non-GHC physicians and health care facilities. We have used and evaluated
similar methods in previous case-control studies.25-28
Due to different funding sources, cases were stratified on hypertension status
as assessed by the computerized pharmacy database. Controls were a stratified
random sample of postmenopausal female GHC enrollees sampled from the GHC
computerized enrollment files on the basis of person-time.29
Controls were frequency matched to the cases by age (within decade), calendar
year, and hypertension status at a ratio of approximately 3 to 1. Controls
met the same eligibility criteria as the cases, but they had not had an MI.
Grants from the National Institutes of Health and the American Heart Association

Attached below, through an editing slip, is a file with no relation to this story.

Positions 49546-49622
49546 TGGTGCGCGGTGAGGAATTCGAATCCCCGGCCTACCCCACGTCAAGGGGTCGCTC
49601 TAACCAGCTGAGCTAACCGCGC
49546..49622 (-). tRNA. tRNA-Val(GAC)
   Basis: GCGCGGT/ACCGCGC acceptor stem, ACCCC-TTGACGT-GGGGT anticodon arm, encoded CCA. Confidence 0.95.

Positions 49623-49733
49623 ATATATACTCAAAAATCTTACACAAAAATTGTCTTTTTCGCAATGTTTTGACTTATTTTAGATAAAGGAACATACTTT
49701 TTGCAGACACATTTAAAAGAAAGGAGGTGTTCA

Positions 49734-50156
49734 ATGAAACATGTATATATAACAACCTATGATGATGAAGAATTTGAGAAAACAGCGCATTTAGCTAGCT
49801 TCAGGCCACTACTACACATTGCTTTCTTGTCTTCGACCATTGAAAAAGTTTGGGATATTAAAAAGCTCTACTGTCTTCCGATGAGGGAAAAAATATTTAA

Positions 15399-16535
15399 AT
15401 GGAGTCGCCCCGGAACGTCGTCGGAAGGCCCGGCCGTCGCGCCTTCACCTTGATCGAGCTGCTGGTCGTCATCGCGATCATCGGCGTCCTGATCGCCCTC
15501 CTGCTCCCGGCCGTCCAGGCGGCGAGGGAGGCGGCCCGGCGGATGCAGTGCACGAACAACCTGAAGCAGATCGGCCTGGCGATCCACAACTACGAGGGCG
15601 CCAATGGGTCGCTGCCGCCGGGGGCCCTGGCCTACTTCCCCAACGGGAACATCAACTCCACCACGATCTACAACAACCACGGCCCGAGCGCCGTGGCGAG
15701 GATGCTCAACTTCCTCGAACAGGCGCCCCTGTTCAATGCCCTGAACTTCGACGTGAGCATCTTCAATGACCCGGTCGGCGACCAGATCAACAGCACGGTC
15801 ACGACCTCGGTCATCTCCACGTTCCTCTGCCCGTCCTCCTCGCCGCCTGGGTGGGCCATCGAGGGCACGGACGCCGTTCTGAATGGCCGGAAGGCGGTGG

funded primary data collection on cases with and without hypertension, respectively.
All women had an index date. For the cases, the index date was the date
of admission for the first acute MI; and for the controls, the index date
was a computer-generated random date within the same calendar year for which
they had been chosen as controls. For all women, we only collected risk factor
data available before the index date. This approach ensured that cases and
controls met the same eligibility criteria. All women were aged 30 to 79 years
at their index dates. For all subjects, we excluded women who were members
of GHC for less than 1 year or who did not have at least 4 physician visits
prior to their index dates; women who had had a prior MI; and women who were
not postmenopausal. Additionally, we excluded cases whose index event was
a complication of a procedure or a surgery.
Data collection included a review of the GHC outpatient medical record,